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Course overview

(MRes) Master of Research
University of Essex
University of Essex
Essex Business School
Colchester Campus
Full-time or part-time
You should have a good 2:2 honours degree, or equivalent, in accounting or related discipline.
If English isn’t your first language, we require IELTS 6.5 overall with a minimum component score of 5.5 except for 6.0 in writing.

If you do not meet our IELTS requirements then you may be able to complete a pre-sessional English pathway that enables you to start your course without retaking IELTS.

Additional Notes

The University uses academic selection criteria to determine an applicant’s ability to successfully complete a course at the University of Essex. Where appropriate, we may ask for specific information relating to previous modules studied or work experience.

External Examiners

Dr Chandana Gnanapriya Alawattage
University of Aberdeen Business School
Dr Mohamed Karim Sorour
Northumbria University
Associate Professor of Accounting/ Head of Accounting Subject

External Examiners provide an independent overview of our courses, offering their expertise and help towards our continual improvement of course content, teaching, learning, and assessment. External Examiners are normally academics from other higher education institutions, but may be from the industry, business or the profession as appropriate for the course. They comment on how well courses align with national standards, and on how well the teaching, learning and assessment methods allow students to develop and demonstrate the relevant knowledge and skills needed to achieve their awards. External Examiners who are responsible for awards are key members of Boards of Examiners. These boards make decisions about student progression within their course and about whether students can receive their final award.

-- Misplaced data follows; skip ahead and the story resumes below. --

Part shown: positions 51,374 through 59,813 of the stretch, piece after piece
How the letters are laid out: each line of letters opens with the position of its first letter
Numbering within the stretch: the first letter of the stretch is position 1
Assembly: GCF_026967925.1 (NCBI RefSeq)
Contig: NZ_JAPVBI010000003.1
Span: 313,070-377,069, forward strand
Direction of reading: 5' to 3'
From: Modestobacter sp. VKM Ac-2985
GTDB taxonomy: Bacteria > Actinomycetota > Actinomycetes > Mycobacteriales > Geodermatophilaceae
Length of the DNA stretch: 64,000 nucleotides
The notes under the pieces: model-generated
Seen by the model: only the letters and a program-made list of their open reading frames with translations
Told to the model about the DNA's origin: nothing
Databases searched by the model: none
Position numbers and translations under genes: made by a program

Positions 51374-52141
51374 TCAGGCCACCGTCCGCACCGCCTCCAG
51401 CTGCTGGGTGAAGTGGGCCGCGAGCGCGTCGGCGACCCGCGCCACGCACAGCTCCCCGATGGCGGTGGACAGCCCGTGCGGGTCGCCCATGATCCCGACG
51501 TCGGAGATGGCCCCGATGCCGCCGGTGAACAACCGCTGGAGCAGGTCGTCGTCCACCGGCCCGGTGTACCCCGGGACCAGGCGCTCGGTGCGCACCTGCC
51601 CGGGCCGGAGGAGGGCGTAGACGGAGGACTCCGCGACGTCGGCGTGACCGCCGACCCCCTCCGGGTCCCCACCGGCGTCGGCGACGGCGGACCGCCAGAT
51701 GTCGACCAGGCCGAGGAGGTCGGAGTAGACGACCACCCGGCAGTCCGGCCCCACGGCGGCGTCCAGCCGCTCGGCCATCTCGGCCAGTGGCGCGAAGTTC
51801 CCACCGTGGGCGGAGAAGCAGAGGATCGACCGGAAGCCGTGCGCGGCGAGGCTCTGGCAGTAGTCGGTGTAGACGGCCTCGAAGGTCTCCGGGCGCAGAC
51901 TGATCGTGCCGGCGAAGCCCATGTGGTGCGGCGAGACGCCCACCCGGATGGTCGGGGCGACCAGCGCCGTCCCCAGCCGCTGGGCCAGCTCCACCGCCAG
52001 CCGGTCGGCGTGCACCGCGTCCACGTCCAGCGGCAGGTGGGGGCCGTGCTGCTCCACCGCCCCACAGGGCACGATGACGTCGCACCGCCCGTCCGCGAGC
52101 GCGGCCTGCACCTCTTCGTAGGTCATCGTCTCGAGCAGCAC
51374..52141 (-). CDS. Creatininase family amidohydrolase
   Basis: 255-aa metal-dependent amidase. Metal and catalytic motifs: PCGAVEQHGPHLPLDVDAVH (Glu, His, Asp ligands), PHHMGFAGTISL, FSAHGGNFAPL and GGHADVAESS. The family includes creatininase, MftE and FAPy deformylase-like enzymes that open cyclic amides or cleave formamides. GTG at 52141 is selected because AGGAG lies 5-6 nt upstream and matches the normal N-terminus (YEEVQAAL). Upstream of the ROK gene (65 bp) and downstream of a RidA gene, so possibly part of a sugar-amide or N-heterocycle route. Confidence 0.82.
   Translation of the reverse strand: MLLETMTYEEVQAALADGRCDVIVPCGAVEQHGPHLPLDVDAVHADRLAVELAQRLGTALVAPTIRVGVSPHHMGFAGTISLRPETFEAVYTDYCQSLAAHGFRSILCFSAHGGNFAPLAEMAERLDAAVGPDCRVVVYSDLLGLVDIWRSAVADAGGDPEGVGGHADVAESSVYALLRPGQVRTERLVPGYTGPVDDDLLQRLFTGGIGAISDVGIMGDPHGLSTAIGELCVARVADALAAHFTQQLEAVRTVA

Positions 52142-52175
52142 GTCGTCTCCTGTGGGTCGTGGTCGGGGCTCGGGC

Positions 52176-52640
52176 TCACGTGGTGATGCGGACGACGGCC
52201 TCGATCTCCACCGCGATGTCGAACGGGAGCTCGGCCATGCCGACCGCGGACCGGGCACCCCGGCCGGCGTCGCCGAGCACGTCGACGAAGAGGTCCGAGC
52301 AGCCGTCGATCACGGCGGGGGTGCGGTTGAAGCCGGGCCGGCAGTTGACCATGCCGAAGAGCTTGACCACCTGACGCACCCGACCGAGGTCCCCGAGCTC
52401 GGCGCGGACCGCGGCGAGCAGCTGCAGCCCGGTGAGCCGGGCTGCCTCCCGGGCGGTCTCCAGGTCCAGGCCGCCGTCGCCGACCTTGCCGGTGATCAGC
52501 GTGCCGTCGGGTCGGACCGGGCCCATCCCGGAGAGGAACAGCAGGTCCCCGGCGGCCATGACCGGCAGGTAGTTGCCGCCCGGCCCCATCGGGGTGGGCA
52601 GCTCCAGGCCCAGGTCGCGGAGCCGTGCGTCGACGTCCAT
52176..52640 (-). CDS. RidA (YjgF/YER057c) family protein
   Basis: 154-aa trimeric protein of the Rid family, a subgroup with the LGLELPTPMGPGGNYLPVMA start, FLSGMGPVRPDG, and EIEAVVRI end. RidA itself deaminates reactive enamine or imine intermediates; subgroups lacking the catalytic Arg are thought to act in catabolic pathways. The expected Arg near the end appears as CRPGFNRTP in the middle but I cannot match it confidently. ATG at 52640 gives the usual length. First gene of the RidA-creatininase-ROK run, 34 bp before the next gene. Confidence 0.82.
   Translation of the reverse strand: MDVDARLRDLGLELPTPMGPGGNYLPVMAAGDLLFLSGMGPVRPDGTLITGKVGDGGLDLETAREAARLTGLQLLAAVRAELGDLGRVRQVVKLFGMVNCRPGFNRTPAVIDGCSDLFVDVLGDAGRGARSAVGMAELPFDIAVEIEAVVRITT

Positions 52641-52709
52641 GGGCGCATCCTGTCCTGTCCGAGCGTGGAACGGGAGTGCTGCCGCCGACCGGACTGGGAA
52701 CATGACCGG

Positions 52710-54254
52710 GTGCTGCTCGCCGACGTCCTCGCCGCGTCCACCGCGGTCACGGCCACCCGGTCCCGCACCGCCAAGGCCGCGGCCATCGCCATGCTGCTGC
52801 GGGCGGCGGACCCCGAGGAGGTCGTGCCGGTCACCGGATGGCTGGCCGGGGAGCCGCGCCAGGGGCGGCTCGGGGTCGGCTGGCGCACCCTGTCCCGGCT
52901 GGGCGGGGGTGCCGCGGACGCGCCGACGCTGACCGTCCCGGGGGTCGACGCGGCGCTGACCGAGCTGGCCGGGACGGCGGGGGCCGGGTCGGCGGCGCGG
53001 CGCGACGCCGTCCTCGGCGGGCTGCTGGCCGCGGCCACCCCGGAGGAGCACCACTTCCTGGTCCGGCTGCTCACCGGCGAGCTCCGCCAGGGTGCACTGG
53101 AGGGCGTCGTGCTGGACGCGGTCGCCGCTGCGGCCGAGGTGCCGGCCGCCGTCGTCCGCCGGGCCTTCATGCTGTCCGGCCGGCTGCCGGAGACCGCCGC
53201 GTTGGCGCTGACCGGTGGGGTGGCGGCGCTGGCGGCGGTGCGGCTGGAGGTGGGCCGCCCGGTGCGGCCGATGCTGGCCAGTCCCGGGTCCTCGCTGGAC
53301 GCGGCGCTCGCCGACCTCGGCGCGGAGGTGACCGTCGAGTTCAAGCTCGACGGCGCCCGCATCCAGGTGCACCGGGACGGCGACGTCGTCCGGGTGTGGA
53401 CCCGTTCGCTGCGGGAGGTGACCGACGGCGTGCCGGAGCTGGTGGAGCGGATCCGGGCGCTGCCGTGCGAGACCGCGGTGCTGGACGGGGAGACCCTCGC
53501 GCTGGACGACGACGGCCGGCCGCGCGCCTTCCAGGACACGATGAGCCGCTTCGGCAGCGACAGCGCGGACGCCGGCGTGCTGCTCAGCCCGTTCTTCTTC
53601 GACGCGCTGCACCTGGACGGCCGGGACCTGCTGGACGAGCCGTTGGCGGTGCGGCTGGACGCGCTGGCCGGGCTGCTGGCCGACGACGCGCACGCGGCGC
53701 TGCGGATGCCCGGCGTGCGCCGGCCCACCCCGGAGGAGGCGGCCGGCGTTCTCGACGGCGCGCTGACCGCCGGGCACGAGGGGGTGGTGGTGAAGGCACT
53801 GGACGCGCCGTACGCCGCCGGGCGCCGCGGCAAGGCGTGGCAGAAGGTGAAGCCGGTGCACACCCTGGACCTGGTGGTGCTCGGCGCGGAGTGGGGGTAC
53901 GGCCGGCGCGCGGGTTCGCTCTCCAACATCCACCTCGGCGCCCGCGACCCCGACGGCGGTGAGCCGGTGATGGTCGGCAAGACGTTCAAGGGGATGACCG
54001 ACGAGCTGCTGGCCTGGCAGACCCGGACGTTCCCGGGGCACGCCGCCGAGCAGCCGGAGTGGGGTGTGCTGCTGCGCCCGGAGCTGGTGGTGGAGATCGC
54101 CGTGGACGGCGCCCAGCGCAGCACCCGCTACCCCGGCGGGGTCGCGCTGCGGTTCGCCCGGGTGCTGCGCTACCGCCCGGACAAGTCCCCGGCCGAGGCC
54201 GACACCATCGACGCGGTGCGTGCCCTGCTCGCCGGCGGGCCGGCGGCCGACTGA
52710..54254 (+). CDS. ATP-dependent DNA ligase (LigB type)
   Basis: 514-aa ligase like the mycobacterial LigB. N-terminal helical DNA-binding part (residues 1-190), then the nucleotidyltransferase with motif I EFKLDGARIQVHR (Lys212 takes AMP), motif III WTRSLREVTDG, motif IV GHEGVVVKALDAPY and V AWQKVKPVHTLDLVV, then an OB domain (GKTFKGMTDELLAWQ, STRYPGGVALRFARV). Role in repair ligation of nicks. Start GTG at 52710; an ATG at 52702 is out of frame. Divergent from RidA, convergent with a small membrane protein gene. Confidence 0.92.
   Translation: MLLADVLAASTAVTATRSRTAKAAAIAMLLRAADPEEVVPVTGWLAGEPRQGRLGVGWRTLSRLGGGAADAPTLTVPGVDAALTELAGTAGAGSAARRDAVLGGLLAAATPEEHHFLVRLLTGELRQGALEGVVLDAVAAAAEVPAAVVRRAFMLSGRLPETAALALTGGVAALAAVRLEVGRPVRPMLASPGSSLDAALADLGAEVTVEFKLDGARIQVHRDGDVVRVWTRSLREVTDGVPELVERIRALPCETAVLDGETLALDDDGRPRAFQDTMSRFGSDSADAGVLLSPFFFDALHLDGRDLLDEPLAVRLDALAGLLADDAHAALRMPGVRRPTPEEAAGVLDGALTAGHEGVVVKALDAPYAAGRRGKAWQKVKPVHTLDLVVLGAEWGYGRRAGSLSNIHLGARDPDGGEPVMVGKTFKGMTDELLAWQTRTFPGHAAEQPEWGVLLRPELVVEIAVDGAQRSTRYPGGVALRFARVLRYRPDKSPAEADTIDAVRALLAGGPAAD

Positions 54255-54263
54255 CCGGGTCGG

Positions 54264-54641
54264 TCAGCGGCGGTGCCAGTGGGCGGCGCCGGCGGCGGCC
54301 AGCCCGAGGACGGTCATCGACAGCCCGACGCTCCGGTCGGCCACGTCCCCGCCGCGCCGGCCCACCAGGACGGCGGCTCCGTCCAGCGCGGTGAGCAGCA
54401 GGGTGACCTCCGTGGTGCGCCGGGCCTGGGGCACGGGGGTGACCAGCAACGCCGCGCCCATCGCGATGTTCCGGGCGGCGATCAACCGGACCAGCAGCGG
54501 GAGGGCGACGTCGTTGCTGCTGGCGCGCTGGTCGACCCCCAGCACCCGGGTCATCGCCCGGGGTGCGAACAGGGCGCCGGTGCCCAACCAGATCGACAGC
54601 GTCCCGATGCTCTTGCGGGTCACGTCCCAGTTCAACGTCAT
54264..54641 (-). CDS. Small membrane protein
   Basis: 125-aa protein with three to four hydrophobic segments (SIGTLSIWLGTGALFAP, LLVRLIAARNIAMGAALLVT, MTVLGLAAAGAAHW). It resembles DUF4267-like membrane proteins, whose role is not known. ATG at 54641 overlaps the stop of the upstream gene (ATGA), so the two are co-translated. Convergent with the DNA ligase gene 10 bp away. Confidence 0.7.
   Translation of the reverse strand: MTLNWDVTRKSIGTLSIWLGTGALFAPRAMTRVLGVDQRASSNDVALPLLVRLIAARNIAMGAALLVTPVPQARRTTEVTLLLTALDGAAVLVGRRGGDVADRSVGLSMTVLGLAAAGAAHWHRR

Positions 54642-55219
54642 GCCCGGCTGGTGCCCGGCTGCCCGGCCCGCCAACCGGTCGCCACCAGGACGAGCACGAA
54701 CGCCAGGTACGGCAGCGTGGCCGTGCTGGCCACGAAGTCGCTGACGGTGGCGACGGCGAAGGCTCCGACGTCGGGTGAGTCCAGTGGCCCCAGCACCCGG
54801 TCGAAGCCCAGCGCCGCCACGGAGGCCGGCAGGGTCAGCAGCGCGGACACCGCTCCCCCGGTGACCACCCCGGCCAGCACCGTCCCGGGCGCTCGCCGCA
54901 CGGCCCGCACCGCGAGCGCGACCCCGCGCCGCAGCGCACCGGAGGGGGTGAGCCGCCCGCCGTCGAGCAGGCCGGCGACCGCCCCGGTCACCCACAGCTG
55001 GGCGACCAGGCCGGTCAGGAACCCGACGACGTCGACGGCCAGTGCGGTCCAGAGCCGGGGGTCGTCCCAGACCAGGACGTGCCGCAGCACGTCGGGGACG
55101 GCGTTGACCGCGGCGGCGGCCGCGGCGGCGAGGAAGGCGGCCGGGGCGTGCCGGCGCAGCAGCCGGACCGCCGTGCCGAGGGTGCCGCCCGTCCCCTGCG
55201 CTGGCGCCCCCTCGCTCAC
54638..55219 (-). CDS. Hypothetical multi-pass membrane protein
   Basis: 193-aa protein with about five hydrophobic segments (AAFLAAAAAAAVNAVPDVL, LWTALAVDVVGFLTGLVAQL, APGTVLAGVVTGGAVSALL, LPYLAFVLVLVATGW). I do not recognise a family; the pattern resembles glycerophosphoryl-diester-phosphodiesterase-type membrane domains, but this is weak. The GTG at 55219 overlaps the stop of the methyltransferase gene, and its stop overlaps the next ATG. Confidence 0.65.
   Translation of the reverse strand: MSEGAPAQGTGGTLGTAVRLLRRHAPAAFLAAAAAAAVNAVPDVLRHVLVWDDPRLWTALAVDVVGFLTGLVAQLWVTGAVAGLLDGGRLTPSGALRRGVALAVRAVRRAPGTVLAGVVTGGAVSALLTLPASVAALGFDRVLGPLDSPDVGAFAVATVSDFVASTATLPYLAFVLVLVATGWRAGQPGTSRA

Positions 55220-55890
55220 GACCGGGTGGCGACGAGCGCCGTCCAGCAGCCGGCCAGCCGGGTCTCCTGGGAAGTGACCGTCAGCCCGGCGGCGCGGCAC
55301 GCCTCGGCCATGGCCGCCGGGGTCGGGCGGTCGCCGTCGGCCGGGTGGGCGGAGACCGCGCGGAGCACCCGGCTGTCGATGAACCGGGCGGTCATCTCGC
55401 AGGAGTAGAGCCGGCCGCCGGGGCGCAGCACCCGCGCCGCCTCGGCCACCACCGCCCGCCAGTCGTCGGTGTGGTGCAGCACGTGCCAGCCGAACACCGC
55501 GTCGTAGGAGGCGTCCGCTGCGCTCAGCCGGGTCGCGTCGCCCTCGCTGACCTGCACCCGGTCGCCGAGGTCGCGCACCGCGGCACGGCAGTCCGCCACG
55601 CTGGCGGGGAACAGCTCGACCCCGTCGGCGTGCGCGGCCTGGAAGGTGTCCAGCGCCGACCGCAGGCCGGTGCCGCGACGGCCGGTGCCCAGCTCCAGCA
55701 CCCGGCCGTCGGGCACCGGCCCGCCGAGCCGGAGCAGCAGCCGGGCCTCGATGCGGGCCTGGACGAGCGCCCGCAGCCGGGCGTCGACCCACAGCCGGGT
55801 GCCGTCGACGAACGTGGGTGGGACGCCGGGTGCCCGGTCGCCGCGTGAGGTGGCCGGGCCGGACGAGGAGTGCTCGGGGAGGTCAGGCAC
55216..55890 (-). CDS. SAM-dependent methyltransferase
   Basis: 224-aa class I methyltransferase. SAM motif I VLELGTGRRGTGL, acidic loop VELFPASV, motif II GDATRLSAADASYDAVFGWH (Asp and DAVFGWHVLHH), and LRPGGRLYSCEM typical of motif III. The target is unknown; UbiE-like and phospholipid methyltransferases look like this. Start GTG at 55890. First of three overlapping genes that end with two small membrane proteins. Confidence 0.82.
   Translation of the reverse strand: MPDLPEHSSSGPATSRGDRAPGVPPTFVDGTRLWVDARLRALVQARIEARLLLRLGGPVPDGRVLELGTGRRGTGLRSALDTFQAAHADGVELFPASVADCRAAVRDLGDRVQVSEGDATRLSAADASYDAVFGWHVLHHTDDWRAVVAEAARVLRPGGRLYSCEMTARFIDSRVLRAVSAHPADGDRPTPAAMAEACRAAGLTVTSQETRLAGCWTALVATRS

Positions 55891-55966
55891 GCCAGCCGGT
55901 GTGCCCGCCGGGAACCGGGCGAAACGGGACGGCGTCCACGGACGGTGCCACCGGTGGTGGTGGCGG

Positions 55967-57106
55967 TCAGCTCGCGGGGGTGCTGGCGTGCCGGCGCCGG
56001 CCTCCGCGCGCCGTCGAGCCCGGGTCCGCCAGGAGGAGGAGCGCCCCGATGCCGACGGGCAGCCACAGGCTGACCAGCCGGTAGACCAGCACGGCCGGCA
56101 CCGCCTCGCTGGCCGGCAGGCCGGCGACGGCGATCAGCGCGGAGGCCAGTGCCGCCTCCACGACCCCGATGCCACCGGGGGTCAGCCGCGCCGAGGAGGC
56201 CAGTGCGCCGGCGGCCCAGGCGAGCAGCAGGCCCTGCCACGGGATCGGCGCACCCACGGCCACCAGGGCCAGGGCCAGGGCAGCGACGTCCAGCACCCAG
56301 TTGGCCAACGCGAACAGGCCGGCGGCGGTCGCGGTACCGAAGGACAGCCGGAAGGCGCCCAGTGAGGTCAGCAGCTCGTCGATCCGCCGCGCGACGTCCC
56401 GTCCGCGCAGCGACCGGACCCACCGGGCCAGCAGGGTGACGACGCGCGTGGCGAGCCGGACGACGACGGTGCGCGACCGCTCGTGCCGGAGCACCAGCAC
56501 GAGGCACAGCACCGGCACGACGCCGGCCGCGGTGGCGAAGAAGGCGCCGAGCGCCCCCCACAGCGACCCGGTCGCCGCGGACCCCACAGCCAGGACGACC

eNROL, the module enrolment system, is now open until Monday 21 October 2019 8:59AM, for students wishing to make changes to their module options.


Core You must take this module You must pass this module. No failure can be permitted.
Core with Options You can choose which module to study
Compulsory You must take this module There may be limited opportunities to continue on the course/be eligible for the degree if you fail.
Compulsory with Options You can choose which module to study
Optional You can choose which module to study

Year 1 - 2019/20

Exit Award Status
Component Number Module Code Module Title Status Credits PG Diploma PG Certificate
01 BE981-7-FY MSc/MA Dissertation Core 60 Compulsory
02 BE150-7-AU or BE151-7-SP Compulsory with Options 20 Compulsory with Options Compulsory with Options
03 BE959-7-SP Advanced Qualitative Research Methods: Empirical Explorations of the Contemporary Workplace Compulsory 20 Compulsory Compulsory
04 BE950-7-AU Research Evaluation Core 20 Compulsory Compulsory
05 BE951-7-AU Research Methods in Accounting Core 20 Compulsory Compulsory
06 BE968-7-SP Philosophies of Research and Advanced Qualitative Research Methods Compulsory 20 Compulsory Compulsory
07 EBS (Colchester Campus) option from list Optional 20 Optional Optional

Exit awards